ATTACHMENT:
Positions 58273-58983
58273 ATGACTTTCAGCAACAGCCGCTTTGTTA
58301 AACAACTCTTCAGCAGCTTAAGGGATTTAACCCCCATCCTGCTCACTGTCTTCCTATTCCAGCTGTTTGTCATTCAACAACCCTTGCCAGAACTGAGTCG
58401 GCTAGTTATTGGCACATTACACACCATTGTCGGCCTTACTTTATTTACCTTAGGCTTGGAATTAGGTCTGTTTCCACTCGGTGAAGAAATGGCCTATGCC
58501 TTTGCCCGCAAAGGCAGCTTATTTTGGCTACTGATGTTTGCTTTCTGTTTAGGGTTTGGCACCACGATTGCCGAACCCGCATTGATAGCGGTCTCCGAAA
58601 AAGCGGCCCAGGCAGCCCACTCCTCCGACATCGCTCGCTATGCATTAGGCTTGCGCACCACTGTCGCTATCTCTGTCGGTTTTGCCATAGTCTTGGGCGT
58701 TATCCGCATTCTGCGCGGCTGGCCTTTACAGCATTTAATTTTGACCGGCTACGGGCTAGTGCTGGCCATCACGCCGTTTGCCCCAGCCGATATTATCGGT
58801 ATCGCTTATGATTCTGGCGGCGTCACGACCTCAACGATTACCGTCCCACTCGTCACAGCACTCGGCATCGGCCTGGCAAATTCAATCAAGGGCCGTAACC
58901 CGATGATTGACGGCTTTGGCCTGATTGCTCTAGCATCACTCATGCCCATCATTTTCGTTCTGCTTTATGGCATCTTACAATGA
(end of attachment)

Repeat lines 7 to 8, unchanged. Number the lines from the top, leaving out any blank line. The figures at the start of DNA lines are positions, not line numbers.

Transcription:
58701 TATCCGCATTCTGCGCGGCTGGCCTTTACAGCATTTAATTTTGACCGGCTACGGGCTAGTGCTGGCCATCACGCCGTTTGCCCCAGCCGATATTATCGGT
58801 ATCGCTTATGATTCTGGCGGCGTCACGACCTCAACGATTACCGTCCCACTCGTCACAGCACTCGGCATCGGCCTGGCAAATTCAATCAAGGGCCGTAACC